Kwame Onwuachi has the news leading my week: The Bronx-born chef is making a big return to his hometown, with a restaurant set to debut inside the revamp of David Geffen Hall at Lincoln Center this fall.
Afro-Caribbean cuisine will get the spotlight. Anticipated dishes include chopped cheese, the New York bodega favorite, and soup dumplings filled with the iconic Nigerian dish Egusi. It’s a big win for expanding cultural awareness, and the project may be one of the most high-profile investments in building a more diverse restaurant landscape in all of America. It’s Onwuachi’s first restaurant since his previous two in D.C. — Kith/Kin and Shaw Bijou — closed down.
When I interviewed Onwuachi at the 2019 Forbes 30 Under 30 Summit in Detroit, he was already a rising star, with a James Beard Award in addition to a spot on the Forbes list. Onwuachi was glowing on stage as he discussed his new memoir. Notes From A Young Black Chef details Onwuachi’s rise through some of the most famous restaurant kitchens in the world, including Per Se and Eleven Madison Park. The memoir rocked the restaurant industry and received critical acclaim.
“A lot needs to be done. Diversifying the critic pool is very, very essential for the growth of restaurants that people aren’t familiar with,” he said at the time. “I mentor by example.”
Now the 32-year-old is among the country’s top celebrity chefs. His memoir will be turned into a movie, he is a judge on Bravo’s Top Chef and his first cookbook is scheduled to come out in May. I look forward to eating more of his food soon.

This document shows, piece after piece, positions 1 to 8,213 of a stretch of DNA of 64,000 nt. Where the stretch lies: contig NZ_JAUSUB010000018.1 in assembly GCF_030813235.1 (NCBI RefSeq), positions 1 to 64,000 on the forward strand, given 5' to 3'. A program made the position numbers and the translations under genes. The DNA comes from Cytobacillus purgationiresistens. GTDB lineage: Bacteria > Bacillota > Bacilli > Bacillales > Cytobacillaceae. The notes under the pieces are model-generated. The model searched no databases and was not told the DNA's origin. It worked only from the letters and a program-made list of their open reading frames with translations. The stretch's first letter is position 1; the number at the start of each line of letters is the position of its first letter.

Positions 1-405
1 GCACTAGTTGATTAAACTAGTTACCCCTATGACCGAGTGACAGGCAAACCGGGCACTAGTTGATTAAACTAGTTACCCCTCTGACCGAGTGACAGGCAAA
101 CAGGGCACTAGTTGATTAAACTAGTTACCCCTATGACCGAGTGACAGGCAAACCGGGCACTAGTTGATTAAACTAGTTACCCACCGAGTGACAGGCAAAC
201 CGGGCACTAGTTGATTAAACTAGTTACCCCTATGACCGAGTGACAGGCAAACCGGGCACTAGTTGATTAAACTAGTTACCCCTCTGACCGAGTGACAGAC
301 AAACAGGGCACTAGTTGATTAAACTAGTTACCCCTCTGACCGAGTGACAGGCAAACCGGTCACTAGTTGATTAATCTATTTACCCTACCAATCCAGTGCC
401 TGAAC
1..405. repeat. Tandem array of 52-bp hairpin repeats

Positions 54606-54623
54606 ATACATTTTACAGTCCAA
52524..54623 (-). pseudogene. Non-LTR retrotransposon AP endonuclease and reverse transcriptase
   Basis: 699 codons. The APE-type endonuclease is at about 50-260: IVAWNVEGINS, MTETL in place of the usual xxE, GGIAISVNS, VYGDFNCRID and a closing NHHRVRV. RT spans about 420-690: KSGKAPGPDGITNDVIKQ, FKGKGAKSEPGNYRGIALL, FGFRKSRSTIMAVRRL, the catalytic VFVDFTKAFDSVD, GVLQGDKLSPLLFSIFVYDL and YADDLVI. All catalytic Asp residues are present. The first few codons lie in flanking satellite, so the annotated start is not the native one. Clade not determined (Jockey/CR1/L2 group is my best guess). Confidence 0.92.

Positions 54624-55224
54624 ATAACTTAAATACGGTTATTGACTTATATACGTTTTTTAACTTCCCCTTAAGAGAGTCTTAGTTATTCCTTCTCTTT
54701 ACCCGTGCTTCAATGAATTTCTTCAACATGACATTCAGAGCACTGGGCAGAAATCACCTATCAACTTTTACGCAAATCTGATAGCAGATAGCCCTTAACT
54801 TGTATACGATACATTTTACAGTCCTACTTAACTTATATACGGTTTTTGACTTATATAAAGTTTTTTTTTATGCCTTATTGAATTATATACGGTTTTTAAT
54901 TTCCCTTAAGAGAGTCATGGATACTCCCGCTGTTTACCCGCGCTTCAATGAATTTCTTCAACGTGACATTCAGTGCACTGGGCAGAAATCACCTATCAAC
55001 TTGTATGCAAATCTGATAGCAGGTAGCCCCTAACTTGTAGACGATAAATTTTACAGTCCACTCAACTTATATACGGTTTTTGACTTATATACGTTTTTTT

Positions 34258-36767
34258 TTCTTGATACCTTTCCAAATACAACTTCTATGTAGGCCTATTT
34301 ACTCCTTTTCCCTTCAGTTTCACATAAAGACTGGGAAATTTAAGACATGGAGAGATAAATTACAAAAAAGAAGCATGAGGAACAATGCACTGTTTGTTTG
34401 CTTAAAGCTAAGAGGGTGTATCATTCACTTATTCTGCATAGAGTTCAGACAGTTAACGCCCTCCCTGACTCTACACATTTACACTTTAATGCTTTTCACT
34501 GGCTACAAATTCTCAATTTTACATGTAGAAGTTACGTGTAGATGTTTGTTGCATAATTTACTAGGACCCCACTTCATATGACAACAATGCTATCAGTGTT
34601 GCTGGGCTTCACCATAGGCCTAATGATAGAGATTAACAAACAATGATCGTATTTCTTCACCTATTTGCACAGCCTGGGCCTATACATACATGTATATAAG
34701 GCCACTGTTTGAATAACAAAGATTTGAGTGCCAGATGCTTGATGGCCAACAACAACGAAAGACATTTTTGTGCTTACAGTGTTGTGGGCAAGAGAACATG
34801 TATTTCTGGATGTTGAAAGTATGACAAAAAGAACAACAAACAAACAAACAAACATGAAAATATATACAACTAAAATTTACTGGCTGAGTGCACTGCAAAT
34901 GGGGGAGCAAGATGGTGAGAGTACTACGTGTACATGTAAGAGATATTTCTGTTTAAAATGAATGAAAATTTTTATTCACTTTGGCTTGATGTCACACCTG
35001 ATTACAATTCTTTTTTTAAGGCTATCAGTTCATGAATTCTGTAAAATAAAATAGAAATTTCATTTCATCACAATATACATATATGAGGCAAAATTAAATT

— Chloe Sorvino, Staff Writer
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Late summer cooking is my favorite cooking. Throwing corn, tomatoes, peppers, onion and greens into a skillet makes me happy, and the dish is the perfect base for any protein you could choose.
Chloe Sorvino leads coverage of food and agriculture as a staff writer on the enterprise team at Forbes. Her book, Raw Deal: Hidden Corruption, Corporate Greed and the Fight for the Future of Meat , will publish in December 2022 with Simon & Schuster’s Atria Books. Her eight years of reporting at Forbes has brought her to In-N-Out Burger’s secret test kitchen, drought-ridden farms in California’s Central Valley, burnt-out national forests logged by a timber billionaire, a century-old slaughterhouse in Omaha, and even a chocolate croissant factory designed like a medieval castle in Northern France.
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